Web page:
Rebecca Taylor in front of the Chateau Marmont

So as many of you already know, I’ve been working at making a career as a writer for quite some time now.

To recap for anyone joining, I started writing my first book while pregnant with my daughter–she’s 16 now.

There have been many ups and downs over the years, but between switching markets a few years ago, signing with my agent, and then landing a two book contract with Sourcebooks, there was a part of me that actually believed the most challenging parts of my journey were behind me.

Over the summer, my editor emailed to tell me she was leaving my publisher. She had other opportunities she was exploring.

She went on to reassure me that I and my book were being left in more than capable hands and that she looked forward to watching my book’s entrance into the world next year and would continue to cheer me on–albeit from the sidelines now.

I told her how much I would miss her, how grateful I was to have had the opportunity to work with her, and how very happy I was for her to be starting a new chapter in her life.

And I was happy for her, truly–and also completely terrified for myself.

What did it mean that the person who acquired my book, the one who loved and championed it within the publisher was now leaving eleven months before my first book would publish?

I didn’t know.

So I Googled and found that I wasn’t the only writer to ever find herself in this exact circumstance. Apparently there is a term for books that are left mid-cycle:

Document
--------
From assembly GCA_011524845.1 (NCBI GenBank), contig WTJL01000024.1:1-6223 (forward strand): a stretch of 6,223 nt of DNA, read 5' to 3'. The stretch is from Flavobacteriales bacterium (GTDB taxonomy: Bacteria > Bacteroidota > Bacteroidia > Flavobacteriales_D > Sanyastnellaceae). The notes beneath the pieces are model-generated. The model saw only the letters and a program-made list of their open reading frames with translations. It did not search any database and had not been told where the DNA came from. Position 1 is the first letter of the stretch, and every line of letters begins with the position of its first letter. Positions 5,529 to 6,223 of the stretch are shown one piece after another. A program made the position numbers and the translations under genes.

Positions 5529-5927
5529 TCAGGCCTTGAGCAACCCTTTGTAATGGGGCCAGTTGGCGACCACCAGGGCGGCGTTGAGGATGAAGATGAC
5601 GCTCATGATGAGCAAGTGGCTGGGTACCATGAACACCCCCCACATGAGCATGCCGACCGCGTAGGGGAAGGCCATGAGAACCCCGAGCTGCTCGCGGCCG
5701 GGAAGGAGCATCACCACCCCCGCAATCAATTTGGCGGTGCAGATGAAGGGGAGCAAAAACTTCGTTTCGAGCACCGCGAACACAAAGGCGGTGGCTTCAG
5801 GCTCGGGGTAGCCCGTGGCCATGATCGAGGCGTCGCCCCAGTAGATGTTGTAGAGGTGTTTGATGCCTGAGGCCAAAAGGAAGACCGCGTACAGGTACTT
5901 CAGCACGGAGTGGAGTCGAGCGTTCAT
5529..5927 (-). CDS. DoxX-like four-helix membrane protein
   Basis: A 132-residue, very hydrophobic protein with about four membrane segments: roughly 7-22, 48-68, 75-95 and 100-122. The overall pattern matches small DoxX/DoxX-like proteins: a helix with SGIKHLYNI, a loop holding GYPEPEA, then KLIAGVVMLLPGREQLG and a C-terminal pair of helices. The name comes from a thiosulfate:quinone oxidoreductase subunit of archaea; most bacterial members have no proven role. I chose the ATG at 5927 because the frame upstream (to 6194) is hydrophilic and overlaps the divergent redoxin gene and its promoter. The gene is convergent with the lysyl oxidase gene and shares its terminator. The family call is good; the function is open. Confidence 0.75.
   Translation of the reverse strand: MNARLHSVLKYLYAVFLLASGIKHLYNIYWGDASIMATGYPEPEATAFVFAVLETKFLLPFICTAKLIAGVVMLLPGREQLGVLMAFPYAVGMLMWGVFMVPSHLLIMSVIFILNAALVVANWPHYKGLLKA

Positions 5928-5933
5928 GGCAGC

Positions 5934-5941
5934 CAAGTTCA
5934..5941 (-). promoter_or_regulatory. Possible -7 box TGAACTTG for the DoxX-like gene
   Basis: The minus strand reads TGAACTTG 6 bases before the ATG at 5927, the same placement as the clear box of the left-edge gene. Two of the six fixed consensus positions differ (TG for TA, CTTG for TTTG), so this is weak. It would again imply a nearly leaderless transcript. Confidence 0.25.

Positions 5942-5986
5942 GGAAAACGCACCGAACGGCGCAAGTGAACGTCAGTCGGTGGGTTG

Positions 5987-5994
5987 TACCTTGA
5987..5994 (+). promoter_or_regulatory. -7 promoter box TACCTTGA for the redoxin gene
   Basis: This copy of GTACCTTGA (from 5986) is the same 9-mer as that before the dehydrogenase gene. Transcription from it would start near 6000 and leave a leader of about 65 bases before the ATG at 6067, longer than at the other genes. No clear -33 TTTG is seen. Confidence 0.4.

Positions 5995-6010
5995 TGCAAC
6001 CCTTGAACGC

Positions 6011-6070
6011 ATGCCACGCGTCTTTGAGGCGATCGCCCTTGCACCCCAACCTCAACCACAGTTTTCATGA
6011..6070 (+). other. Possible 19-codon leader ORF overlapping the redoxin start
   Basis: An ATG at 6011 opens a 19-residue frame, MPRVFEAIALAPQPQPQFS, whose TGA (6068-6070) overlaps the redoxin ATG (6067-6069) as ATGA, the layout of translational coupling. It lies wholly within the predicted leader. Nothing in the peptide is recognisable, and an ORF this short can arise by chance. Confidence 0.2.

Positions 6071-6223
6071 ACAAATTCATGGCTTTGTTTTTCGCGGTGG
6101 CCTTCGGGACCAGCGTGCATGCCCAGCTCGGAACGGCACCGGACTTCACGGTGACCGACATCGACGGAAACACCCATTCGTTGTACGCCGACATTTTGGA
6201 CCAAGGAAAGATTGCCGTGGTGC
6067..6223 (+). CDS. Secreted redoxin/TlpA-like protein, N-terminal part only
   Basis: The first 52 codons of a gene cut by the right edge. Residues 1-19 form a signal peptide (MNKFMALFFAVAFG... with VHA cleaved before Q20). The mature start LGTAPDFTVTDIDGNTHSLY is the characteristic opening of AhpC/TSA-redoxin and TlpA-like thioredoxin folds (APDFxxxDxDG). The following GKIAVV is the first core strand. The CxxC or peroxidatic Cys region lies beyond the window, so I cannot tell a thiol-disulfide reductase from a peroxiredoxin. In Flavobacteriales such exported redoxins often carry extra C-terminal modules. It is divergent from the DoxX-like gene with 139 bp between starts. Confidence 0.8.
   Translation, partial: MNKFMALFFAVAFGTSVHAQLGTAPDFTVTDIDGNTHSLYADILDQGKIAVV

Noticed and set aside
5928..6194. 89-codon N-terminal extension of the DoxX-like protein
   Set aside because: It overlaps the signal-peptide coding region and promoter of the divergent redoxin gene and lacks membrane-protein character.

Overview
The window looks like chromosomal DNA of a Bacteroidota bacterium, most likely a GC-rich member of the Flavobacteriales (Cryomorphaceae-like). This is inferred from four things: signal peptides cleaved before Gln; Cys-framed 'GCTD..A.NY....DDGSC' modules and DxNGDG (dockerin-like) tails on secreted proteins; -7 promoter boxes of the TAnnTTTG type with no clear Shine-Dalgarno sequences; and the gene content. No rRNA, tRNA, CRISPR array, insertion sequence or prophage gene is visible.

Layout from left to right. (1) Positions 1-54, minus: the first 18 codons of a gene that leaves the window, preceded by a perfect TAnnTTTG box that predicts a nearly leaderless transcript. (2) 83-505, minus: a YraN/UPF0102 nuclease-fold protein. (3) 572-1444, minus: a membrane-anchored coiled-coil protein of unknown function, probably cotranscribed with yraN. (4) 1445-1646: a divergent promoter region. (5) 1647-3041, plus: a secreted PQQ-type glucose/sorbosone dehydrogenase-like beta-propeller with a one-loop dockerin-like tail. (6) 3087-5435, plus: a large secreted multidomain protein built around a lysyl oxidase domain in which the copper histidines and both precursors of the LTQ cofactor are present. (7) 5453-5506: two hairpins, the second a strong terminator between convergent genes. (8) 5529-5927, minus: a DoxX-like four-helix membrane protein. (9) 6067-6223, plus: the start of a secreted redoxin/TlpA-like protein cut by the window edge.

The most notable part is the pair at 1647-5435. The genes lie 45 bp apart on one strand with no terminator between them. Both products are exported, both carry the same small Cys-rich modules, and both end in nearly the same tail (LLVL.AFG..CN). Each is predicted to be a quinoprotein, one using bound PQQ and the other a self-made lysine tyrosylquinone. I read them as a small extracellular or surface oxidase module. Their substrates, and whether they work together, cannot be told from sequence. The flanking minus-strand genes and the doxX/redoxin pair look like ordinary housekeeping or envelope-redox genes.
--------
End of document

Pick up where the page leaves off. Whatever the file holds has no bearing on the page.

Orphaned.

And readers, I don’t mind telling you, I hadn’t cried up until reading that word, but “orphaned” hit my emotional nail square on the head.

So I spent the next several days worrying and feeling very sorry for myself. I may have also asked the writing gods, more than once, “Why…why me??!”

But once the storm passed and I moved into whatever stage of grief acceptance is, I realized a few things. First off, my editor was right; she was leaving my book in more than capable hands. Secondly (and this one took me a little longer) no one is more in charge of my career than I am.

Meaning what, exactly?

Meaning that I have a great agent, I had a wonderful editor, and I now have a new wonderful editor–but the through line that connects every aspect of my writing career HAS to be me. Regardless of change, hirings, leavings, markets, great luck, terrible catastrophe, highs, lows, and smooth sailing–I am the only aspect of this career over which I really have any control.

And that was ALWAYS the case.

So, I dried my eyes, took stock of all the writerly blessings still before me, and got back on with getting on.

I realize this certainly isn’t the last time a storm is going to blow through around here…so I better figure out how to best keep those winds at my back.

On Accepting the Unexpected
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